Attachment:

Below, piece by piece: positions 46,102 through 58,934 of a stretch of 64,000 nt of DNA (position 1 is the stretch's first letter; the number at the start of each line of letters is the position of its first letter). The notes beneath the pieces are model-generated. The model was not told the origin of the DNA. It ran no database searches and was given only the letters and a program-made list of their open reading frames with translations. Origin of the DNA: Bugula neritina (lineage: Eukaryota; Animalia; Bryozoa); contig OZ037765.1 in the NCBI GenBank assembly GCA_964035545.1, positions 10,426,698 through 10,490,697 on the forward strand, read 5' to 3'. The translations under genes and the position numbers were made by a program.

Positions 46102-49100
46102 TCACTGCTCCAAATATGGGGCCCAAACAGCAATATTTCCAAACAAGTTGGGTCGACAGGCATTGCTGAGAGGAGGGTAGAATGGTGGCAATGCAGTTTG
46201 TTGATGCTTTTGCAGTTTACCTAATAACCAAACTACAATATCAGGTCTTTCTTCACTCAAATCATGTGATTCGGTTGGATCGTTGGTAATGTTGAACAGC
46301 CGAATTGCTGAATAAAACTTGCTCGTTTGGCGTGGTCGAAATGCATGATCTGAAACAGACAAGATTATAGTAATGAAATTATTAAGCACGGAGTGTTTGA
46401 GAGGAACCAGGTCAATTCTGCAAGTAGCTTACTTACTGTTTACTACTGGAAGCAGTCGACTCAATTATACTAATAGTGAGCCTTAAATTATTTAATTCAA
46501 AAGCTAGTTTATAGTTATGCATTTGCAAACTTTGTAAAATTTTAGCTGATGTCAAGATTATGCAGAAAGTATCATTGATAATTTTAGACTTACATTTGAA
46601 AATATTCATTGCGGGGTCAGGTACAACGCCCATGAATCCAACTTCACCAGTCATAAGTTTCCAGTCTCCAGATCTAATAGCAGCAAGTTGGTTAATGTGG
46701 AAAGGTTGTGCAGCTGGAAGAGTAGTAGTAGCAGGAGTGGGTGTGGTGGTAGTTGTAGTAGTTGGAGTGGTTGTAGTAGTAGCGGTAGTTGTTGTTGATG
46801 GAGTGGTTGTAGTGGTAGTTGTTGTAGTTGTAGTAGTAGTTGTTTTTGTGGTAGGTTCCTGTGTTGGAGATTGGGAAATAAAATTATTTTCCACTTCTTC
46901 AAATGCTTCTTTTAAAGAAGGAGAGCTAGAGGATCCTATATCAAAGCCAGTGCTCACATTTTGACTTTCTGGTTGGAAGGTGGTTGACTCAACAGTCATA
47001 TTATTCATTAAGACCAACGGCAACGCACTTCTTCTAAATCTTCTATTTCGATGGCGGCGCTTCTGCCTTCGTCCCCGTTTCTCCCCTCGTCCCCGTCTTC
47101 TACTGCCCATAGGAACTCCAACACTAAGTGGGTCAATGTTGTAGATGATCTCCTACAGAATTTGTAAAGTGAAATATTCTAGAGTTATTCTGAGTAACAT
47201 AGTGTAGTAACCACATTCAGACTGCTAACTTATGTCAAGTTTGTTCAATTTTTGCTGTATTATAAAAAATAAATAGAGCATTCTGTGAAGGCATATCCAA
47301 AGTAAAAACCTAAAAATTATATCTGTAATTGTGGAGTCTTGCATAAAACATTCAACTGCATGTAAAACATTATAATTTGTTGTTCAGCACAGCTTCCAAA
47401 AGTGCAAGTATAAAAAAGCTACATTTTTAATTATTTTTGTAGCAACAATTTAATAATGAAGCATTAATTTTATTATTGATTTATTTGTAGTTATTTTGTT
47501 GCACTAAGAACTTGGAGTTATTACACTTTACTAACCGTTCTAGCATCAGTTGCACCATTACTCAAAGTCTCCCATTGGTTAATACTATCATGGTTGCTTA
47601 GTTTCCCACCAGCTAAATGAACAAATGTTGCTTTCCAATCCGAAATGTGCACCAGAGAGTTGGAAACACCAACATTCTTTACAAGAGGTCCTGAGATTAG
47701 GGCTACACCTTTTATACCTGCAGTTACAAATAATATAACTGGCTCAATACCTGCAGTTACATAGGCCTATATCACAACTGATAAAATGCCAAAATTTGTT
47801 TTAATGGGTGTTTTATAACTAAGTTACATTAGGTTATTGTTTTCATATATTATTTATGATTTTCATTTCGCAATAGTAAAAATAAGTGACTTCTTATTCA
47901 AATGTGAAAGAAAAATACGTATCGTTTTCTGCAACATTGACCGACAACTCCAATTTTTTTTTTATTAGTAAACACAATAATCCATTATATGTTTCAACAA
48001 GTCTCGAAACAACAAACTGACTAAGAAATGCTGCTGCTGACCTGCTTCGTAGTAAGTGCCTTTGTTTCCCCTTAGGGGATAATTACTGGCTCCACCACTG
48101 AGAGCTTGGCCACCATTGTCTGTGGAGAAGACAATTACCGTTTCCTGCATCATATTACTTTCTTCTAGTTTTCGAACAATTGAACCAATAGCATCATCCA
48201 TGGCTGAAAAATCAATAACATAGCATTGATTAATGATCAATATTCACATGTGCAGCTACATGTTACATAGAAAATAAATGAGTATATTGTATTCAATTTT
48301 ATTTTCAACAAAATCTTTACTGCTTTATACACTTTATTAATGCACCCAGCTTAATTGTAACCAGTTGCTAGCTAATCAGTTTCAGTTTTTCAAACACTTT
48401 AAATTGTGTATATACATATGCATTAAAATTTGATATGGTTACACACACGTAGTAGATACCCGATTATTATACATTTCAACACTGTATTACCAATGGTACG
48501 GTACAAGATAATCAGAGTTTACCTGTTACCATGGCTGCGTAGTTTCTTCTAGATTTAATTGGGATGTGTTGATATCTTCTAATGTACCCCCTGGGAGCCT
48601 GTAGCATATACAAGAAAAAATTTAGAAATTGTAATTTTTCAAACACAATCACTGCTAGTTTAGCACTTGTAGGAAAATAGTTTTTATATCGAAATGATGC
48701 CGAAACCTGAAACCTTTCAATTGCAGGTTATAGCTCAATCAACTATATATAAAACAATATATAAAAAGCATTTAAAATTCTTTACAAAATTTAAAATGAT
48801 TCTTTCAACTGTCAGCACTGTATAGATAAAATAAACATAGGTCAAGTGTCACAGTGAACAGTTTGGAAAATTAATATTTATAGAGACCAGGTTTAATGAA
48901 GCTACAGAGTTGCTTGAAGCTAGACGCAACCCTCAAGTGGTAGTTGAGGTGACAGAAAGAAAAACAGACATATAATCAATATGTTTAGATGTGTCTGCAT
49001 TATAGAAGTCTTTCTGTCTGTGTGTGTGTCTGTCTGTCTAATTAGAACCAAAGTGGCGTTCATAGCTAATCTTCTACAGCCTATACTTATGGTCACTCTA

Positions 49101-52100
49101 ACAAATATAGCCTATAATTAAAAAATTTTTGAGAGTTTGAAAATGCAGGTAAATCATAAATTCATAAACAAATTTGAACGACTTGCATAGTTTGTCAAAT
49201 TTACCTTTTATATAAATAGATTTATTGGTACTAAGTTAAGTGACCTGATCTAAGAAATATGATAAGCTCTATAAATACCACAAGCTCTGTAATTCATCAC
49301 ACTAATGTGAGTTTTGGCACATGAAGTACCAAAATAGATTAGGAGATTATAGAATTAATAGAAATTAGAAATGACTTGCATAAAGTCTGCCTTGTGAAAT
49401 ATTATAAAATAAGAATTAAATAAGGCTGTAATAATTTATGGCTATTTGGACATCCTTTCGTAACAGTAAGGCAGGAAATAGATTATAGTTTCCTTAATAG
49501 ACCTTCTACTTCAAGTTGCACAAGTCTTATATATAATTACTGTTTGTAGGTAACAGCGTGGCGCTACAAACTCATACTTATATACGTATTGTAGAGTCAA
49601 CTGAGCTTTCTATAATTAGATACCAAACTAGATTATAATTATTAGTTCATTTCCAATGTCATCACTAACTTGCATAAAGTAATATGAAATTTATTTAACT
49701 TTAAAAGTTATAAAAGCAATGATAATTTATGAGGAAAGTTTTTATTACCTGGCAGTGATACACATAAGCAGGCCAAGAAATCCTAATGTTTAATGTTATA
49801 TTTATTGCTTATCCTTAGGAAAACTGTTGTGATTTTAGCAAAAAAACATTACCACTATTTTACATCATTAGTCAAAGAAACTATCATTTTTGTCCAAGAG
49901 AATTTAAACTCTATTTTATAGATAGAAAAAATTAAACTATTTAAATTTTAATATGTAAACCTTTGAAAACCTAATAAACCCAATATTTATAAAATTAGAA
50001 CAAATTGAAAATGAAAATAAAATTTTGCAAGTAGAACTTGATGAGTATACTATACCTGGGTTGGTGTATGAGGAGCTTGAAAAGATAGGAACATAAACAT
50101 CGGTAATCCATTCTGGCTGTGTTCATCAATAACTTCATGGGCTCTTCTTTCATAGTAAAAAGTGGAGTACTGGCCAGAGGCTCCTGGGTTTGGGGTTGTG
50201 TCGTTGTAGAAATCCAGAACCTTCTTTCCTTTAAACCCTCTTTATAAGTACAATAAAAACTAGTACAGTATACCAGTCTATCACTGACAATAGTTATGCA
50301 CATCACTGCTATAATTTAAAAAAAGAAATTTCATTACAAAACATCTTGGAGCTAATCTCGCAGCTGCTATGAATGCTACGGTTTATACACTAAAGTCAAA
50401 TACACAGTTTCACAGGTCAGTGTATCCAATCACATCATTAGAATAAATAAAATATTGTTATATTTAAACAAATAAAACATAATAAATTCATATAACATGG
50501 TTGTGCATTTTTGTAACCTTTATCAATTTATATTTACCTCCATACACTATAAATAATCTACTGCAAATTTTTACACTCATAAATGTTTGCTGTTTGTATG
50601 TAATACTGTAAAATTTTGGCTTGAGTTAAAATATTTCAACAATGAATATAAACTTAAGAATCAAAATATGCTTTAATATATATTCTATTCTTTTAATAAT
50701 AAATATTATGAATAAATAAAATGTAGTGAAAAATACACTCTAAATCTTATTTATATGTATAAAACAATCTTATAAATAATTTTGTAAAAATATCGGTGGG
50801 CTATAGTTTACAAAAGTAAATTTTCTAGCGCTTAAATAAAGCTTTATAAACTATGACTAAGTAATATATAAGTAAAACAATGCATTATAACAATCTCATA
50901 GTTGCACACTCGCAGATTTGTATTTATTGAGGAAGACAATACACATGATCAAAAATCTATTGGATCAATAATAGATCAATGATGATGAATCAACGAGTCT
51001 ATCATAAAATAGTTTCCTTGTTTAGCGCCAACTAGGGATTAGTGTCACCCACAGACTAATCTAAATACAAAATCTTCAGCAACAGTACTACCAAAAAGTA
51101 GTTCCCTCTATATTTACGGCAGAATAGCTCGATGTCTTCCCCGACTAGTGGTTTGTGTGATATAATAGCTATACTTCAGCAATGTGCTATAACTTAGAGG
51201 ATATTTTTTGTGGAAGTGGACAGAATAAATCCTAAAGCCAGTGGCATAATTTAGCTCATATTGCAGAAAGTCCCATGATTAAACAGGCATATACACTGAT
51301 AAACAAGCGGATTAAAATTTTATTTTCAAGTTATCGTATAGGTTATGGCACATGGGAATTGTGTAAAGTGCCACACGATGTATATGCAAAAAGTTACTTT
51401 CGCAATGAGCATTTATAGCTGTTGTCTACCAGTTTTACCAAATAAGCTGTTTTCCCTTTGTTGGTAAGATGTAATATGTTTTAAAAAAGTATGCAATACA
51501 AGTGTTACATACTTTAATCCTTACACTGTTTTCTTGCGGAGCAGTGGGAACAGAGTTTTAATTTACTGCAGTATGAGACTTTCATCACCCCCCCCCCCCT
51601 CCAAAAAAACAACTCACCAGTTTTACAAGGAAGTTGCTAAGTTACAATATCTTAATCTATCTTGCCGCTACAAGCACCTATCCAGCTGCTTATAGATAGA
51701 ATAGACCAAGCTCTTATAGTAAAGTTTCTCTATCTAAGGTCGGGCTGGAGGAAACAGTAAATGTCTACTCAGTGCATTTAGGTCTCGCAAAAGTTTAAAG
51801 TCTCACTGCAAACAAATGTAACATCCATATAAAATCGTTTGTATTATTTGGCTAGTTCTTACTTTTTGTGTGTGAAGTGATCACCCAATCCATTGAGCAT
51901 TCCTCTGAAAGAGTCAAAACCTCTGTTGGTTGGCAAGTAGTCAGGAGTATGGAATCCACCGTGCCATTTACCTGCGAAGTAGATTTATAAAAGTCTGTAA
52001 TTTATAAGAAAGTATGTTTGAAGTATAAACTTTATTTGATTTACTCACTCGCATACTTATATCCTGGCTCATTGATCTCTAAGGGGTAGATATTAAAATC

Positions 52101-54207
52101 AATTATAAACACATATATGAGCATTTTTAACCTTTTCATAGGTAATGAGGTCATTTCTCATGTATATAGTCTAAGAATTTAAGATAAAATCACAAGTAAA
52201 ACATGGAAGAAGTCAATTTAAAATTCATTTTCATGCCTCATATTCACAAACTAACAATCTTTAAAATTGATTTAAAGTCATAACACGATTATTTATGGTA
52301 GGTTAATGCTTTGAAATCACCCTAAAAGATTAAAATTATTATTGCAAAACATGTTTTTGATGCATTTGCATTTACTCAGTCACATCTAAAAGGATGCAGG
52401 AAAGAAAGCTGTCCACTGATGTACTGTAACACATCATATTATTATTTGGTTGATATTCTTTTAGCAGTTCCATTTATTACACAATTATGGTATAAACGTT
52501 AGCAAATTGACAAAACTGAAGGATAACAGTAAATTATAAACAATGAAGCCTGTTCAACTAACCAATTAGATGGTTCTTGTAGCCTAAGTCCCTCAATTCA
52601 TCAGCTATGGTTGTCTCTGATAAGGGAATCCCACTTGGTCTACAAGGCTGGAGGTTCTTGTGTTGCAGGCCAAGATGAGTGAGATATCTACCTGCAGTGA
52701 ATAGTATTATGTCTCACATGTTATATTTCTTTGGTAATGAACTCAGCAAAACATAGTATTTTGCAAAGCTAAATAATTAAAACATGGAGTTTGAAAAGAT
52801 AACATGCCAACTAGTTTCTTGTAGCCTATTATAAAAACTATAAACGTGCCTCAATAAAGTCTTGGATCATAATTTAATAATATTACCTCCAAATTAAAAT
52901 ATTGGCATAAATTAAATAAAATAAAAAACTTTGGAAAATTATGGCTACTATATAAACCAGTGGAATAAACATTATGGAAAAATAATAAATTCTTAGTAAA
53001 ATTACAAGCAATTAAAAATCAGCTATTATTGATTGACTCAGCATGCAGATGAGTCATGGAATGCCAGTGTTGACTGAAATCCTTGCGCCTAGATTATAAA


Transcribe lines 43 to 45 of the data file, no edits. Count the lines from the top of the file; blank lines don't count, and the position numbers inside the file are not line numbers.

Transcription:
50001 CAAATTGAAAATGAAAATAAAATTTTGCAAGTAGAACTTGATGAGTATACTATACCTGGGTTGGTGTATGAGGAGCTTGAAAAGATAGGAACATAAACAT
50101 CGGTAATCCATTCTGGCTGTGTTCATCAATAACTTCATGGGCTCTTCTTTCATAGTAAAAAGTGGAGTACTGGCCAGAGGCTCCTGGGTTTGGGGTTGTG
50201 TCGTTGTAGAAATCCAGAACCTTCTTTCCTTTAAACCCTCTTTATAAGTACAATAAAAACTAGTACAGTATACCAGTCTATCACTGACAATAGTTATGCA